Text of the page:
I get calls sometimes where customers ask: well how come it's not threaded all the way up, I need it threaded all the way up. Well if it was threaded all the way up, this screw would heat up and it would just snap on you. The key is that a concrete screw just needs about an inch to an inch and a quarter of grip and it will hold loads of material being fastened to block walls or concrete structures.
So I also have here knuckle drivers, magnetic knuckle drivers, which will go inside of my impact gun. I have two sets of drill bits. So I have the standard drill bit for 1/4 inch diameter; you use a 3/16 inch diameter drill bit which sometimes comes with the tapcons and for a 3/16" diameter tapcon you use a 5/32" drill bit. That's pretty standard throughout all the masonry screws.
This is just a plain shank drill bit. You put it in the standard drill and you drill. Then I have here a drill bit that is for a hammer drill, this is a an SDS plus bit. This will cut your time and drilling in half, if not faster.
I have a hammer drill here: it's a Bosch. This thing is the most standard and they call it the bulldog. It's one of the most widely used hammer drills out there and I've had this for many years and I'm just very happy with it and it's still going.
I also brought some tape that we're going to use to mark out on our bit, before we drill, how far into the concrete we want to go. So I have some blue tape here. I have the screw that I'm going to be screwing in. So I'm just going to set with this blue tape how far down into the concrete or block I'm going to be going into. I'm just going to make it so it just goes a little further than what I need. You know if you're putting material to the concrete obviously then you wouldn't go as far, you'd do halfway or something like that. So I'm just going to select that amount there and I'm going to put my tape on there so now I know where to stop.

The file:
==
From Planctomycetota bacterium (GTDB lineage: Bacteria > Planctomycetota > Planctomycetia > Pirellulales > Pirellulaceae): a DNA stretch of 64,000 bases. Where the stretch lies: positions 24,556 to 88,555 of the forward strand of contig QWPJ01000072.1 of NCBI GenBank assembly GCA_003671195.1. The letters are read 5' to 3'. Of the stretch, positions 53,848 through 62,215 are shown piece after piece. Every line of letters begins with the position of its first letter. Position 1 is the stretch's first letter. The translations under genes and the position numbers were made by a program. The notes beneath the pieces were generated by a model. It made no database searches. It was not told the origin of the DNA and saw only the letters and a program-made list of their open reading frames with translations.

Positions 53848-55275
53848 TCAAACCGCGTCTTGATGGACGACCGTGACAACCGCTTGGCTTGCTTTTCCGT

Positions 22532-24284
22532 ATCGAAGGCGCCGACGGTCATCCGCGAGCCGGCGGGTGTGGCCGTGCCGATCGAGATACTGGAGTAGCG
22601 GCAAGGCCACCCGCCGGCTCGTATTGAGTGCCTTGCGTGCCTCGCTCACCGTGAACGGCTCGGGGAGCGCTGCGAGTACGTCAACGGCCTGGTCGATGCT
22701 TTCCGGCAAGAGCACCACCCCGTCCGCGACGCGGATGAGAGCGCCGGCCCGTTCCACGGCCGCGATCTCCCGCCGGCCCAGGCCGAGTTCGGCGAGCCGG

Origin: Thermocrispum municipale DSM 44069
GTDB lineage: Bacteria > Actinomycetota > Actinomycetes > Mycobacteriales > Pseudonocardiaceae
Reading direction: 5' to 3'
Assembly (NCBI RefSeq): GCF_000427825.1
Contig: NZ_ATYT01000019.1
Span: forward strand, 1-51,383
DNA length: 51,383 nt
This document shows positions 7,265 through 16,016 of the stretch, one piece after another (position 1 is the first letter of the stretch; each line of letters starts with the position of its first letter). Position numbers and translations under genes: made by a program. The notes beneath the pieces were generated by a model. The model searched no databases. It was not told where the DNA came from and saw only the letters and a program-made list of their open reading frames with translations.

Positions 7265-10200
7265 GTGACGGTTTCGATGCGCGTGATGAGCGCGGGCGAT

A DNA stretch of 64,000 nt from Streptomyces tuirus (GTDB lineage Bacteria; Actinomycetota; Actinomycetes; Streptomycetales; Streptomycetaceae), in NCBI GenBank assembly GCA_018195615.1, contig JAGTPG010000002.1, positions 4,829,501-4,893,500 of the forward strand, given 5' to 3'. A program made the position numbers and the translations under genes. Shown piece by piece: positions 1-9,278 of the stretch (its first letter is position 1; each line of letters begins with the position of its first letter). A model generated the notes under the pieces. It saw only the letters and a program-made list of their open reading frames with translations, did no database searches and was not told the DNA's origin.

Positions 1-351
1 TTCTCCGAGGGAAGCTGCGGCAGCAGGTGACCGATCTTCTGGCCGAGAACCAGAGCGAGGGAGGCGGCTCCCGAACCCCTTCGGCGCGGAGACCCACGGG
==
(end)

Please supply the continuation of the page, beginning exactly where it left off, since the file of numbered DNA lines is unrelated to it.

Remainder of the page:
I know that I'm not gonna do more than I really need to and I'm going to do the same thing-I'm going to demonstrate for you with a regular bit but I'm also going to demonstrate with a hammer drill how fast it goes. This way when you have your project you know what you should be buying.
Whoops. Don't need that much.
Okay that looks good there for the tape on there. All right now I have my stop point.
Okay I'm going to drill this hole with a standard bit that would come with your tapcon.
I think my battery's dead...
So I had to stop there for a minute to change out the battery. It was dying on me. So I'm just going to pick up where I left off.
Okay so I finished drilling that hole. That's with the standard bit. Now I'm going to drill another hole right next to it with the hammer drill.
So you can see that I think that was better than 50 percent, I would say maybe 25 percent, to drill that hole versus just a standard drill. Always clean your hole.
Now I'm going to grab two screws. First I'm going to drive in a 1/4 inch. A 1/4 inch tapcon, this is an 1-1/4" long and I'm going to grab my other battery here. This one's a hex head, slotted hex head. I'm going to drive them in first and then I'm going to drive in the 1/4" phillips head.
That baby's in there. Now I'm going to do a Phillips flat head. Just changing out the bit. It is a flat head that I'm going to drive in. What's key with a flathead is that you make sure with a 1/4 inch you have to have a number 3 tip.
These are our VEGA bits that we sell here and these bits are awesome. We have very little problems with these.
You can see that this fits in here very, very tight and that is really what you need when you're driving in concrete screws.
There you go. I can even go a little further with that. If I was putting a piece of wood to the concrete that would just pull right into the two-by-four or plywood and it would be flush.
Concrete screws can be removed. The threads that are on here thread the concrete going in and that's the thread here. They thread the concrete as they go; as the screw is driven in.
I'm going to pop out the other one. That's the nice thing about concrete screws, you can back them out. There you go, out they come.